What Do I Do If My Employer Won’t Report my Injury to Workers Comp?
If you were injured at work or in a work-related accident, such as delivering product for your company, chances are that there was a report on the accident. If there was an automobile crash, for example, there will probably be a police report. If you fell off a ladder, there will likely be an internal incident report. Your boss or supervisor likely already know that you were injured and need treatment.
Getting hurt on the job is what triggers a workers’ compensation claim. Workers’ Comp is a system that, regardless of fault, will help pay for medical treatment, cover lost wages, and if you’re disabled in any way, provide compensation. In Utah, most all employers are required to participate in the program and carry workers’ compensation insurance (unless they are self-funded). This allows you, in the event of injury, to make a successful claim for benefits.
But what if your employer doesn’t want to report your claim to their workers’ compensation carrier?
Unfortunately, this happens more times than people would think. Because the number of claims made affects the premiums that companies must pay for their workers’ insurance, some try and talk their injured employees out of making claims, or suggest that they weren’t really injured and that they shouldn’t make such a big deal out of it. What do you do when this happens?
Fighting Back When Your Employer Won’t Report the Claim
The following are some things you can do to make sure your claim is processed by your employer.
First, know that regardless of the fault of your injury or illness, under Utah law, you are entitled to receive care and benefits through the workers’ compensation system. Although your employer may dispute your claim, they are still required to report your claim to their workers’ compensation carrier for processing.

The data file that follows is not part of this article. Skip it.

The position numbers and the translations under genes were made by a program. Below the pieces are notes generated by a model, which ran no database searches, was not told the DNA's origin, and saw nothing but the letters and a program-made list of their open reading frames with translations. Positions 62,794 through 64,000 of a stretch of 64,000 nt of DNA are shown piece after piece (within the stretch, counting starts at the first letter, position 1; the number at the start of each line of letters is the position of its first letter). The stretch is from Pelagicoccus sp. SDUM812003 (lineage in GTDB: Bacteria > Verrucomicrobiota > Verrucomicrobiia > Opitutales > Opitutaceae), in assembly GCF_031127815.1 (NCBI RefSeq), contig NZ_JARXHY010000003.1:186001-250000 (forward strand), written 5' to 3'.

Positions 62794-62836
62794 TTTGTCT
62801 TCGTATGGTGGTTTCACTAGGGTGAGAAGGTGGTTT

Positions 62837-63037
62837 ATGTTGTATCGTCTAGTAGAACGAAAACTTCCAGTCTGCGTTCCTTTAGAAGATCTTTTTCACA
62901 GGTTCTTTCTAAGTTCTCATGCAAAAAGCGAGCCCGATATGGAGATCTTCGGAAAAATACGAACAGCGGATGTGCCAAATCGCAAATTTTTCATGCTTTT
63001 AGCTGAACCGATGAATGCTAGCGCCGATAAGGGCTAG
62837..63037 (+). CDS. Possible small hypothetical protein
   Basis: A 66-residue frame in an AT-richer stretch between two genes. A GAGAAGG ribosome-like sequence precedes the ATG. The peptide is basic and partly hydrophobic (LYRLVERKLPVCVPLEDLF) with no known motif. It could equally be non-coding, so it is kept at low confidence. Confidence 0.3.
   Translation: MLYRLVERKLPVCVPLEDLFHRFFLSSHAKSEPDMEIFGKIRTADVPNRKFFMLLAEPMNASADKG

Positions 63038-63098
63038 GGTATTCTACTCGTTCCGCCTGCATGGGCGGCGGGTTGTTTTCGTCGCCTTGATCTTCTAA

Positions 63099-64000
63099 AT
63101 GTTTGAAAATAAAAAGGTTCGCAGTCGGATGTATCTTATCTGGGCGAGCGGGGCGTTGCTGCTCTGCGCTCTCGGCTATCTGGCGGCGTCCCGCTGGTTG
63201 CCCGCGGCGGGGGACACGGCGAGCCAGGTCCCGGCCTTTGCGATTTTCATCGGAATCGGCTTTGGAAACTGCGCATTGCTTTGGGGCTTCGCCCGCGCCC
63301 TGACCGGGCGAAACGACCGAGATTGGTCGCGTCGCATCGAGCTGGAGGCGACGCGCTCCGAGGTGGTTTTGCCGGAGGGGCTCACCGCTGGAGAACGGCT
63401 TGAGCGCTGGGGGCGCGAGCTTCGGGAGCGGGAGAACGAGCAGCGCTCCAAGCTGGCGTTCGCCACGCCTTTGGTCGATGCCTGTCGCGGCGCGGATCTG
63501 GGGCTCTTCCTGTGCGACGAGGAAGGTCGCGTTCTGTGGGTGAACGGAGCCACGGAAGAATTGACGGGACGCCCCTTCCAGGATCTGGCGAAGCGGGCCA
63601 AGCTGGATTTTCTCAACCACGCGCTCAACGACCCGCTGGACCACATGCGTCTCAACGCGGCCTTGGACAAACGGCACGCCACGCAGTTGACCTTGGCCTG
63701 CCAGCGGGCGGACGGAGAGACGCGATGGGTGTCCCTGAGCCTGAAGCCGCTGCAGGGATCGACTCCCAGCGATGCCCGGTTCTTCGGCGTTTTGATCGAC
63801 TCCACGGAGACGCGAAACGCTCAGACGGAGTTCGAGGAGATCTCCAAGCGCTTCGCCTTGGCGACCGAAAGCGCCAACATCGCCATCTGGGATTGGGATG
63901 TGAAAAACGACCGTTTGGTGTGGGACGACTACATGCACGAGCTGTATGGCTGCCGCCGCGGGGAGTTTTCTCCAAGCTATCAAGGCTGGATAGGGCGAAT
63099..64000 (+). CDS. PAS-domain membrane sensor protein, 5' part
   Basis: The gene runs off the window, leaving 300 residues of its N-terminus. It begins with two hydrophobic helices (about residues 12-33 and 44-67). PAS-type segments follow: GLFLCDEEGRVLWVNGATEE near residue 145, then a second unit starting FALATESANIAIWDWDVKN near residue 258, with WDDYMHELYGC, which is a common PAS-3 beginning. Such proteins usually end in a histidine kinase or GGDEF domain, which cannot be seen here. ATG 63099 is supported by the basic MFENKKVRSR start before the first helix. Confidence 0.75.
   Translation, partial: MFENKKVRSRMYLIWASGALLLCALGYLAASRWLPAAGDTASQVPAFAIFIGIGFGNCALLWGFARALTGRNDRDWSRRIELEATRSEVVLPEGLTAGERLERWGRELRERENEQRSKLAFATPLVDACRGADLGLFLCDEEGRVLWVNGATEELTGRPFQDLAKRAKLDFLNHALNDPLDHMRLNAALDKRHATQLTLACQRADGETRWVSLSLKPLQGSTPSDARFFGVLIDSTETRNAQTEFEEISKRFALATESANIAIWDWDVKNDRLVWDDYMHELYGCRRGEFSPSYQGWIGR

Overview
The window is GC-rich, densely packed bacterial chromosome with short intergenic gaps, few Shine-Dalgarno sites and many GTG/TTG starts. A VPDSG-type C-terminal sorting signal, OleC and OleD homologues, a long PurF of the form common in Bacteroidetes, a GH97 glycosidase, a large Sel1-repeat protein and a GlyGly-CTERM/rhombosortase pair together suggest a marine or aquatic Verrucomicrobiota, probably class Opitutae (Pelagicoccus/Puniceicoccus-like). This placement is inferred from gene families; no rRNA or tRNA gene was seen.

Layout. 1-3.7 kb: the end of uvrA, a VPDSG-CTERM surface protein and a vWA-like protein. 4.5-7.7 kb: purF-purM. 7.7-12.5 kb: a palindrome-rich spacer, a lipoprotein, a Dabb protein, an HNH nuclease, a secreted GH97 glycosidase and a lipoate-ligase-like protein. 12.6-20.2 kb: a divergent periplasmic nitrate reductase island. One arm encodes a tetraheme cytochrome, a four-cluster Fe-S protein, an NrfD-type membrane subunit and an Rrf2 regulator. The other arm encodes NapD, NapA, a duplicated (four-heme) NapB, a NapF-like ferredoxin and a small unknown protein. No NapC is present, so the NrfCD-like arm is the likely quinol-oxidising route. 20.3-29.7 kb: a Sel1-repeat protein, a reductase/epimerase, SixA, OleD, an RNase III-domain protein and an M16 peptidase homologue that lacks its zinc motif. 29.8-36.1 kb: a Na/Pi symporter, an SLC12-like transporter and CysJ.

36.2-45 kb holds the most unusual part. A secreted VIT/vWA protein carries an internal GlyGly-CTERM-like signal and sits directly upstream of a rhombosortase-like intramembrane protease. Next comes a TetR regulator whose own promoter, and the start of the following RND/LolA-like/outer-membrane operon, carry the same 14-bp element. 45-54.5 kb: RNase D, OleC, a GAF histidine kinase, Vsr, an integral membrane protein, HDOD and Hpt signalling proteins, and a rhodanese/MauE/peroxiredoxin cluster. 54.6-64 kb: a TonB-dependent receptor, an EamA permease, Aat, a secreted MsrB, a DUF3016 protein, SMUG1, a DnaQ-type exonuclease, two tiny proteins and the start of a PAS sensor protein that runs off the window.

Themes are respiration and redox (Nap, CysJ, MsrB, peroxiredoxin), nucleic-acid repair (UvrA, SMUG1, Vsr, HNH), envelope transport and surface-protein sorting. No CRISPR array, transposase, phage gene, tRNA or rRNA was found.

Second, report the claim in writing. Fill out the company’s incident report form (if there is a report form) and make a copy of it. If you don’t have access to a report form, make your claim in writing so you can document all the details of it. It will be harder for your employer to weasel out of reporting the event if you create a paper trail that can later potentially be used to investigate them for workers compensation violations.
Third, if your employer still refuses to cooperate, let them know that “a friend” (don’t mention the word attorney now) told you that if they don’t report the claim to their carrier, that you will need to let the Utah Labor Commission know this. The fact is, delays in reporting workplace injuries only delays treatment as the employee is required to first go to the employer-approved clinic or doctor for treatment.
Fourth, if your employer still refuses to report the claim, immediately call the Utah Labor Commission. Their phone number is 801-530-6800. Their email is firstname.lastname@example.org.
Finally, if you are worried about getting fired for making a workers’ compensation claim, you shouldn’t be. Getting fired for this reason would be considered “wrongful termination” and you could have a legal claim against your employer. And if you happen to work for someone who didn’t take out workers’ compensation, you may still have a claim under reserve insurance the state keeps called the Uninsured Employers’ Fund.
For more information, see the Labor Commission fact page HERE.
Ron Kramer is an attorney practicing workers compensation and personal injury in West Jordan and throughout Utah.